There’s a well known phenomenon known as “the local tourist effect” which means that you can travel the world in search of the tourist experience but don’t explore your own back garden, as it were. This is certainly the case for us. We travel between our home and our holiday place and rarely explore the area between those two points. Well today we did and I thought it was worth documenting here.
Our first stop and main destination was the new mural at Wellington Dam. This is the largest dam mural in the world and is pretty breathtaking. This is the view from above and probably best shows the scope of the mural.
The mural was painted by Guido van Helton and was completed early this year. He based it on local stories and I love how it features the young, the elderly and families.
Guido is an Australian born artist who also painted the mural on the silos at Brim in Victoria.
I wore my Stokx Patterns passionfruit dyed Ninja hoodie top for this trip and I’m happy to report it was a resounding success – comfortable and the hood was fabulous for keeping my hair from blowing around.
There is a little roadway running along the bottom of the dam and this is the view. It’s really clever how that child appears to be playing with the box where the water outlet is.
I also loved the juxtaposition of the young family with the elders.
There’s a lot to see round the dam too. We used to camp at Honeymoon Pool when the kids were little and we swung past for old times sakes and decided that it would no longer be for us. Campsites close together and full of teenagers, which I like the idea of, but don’t want to be trying to sleep near them, thank you very much!
We went for a bit of a walk to a waterfall
and I followed Mark through the bush down to the river. He’s wearing chinos I made him for work, which have seen much better days, and a really old shirt made from the most wonderful cotton gauze that I got somewhere.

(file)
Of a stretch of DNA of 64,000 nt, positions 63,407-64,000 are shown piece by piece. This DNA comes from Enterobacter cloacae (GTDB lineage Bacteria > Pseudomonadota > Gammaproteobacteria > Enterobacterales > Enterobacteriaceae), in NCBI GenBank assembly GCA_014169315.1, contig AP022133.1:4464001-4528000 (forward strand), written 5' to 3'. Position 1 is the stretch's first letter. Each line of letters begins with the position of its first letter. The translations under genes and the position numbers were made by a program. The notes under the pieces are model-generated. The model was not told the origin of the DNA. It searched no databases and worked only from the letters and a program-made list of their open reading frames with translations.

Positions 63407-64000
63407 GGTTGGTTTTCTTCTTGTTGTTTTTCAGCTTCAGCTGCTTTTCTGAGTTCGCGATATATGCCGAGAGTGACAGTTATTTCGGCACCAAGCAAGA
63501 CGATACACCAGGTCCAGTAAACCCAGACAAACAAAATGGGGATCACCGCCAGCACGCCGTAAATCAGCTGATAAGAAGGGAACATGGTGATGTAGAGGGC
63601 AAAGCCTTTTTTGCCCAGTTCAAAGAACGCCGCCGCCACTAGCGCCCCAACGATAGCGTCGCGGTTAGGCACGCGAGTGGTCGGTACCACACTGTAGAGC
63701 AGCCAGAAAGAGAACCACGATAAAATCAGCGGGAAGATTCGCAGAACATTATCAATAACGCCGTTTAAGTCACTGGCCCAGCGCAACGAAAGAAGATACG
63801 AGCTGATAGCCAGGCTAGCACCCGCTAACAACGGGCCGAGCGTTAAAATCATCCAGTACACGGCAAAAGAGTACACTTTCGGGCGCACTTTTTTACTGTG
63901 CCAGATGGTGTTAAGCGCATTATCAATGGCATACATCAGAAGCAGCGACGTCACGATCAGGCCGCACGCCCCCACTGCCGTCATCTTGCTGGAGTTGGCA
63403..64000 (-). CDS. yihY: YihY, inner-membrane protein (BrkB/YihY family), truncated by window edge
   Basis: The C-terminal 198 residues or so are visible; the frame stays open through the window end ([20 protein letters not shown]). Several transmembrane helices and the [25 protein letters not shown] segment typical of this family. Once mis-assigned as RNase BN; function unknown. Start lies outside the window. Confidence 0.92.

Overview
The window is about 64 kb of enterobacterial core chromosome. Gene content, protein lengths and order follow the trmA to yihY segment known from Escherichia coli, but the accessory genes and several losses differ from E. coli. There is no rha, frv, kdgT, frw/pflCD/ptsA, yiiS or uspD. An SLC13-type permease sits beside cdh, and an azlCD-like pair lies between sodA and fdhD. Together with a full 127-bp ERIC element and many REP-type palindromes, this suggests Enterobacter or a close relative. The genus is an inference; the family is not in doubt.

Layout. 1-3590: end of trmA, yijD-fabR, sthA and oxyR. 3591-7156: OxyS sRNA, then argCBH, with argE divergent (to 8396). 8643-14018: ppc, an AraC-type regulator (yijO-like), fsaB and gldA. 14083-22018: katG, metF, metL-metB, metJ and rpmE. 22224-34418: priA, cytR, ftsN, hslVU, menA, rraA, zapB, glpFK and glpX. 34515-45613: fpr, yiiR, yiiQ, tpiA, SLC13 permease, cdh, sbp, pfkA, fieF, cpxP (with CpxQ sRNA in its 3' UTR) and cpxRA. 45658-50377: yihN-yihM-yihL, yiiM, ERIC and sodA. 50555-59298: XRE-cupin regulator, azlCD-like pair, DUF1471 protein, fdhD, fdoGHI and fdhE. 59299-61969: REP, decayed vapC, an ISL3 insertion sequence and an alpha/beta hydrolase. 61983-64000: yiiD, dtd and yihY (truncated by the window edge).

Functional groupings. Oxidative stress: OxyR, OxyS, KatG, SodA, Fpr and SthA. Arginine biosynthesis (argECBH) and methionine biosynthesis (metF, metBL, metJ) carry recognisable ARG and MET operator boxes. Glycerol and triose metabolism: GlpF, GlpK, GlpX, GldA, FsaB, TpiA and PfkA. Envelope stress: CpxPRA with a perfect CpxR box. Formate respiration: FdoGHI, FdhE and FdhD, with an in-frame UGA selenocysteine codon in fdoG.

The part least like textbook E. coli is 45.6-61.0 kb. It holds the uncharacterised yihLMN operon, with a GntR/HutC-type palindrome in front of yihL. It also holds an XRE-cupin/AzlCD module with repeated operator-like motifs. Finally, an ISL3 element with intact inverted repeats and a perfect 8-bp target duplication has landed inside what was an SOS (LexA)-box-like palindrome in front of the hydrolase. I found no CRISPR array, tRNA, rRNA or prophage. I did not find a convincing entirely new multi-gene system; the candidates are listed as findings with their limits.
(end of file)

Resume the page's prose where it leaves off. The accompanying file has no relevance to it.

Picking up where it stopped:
There’s also a quarry, used for picnics and abseiling. It reminds me of England, perhaps it’s the big oak tree.
The dam itself is also pretty spectacular. The dam feeds a hydroelectric power station, with one water turbine. it’s the largest dam in the south west of Western Australia and is fed by the Collie River.
I found a photo of the dam before the painting and thought it would be interesting to show it here as it also gives a magnificent view of the dam and surrounding area.
We began to wend our way (second) homewards but I made Mark stop so I could take some photos of Gnomesville, which is much loved by locals. He is truly appalled by this, but I think it’s charming.
It’s one of those things that started with a few gnomes, probably stolen from someone’s garden, and now it’s a real thing. You’ll see that various organisations have little gnome displays, including some military groups. What’s lovely is that the area is clearly treated with respect, there is little to no litter and the gnomes are left in peace.
You’ll see the black broken gnome at the bottom of the photo above. I think it’s been deliberately done as it has things in its shoes. I hope so anyway. Love the bride and groom!
Mark and I enjoyed our little sojourn so much that we’ve decided to do more detours and I hope to show you a bit more of the wonderful state that we live in. Plans are being made…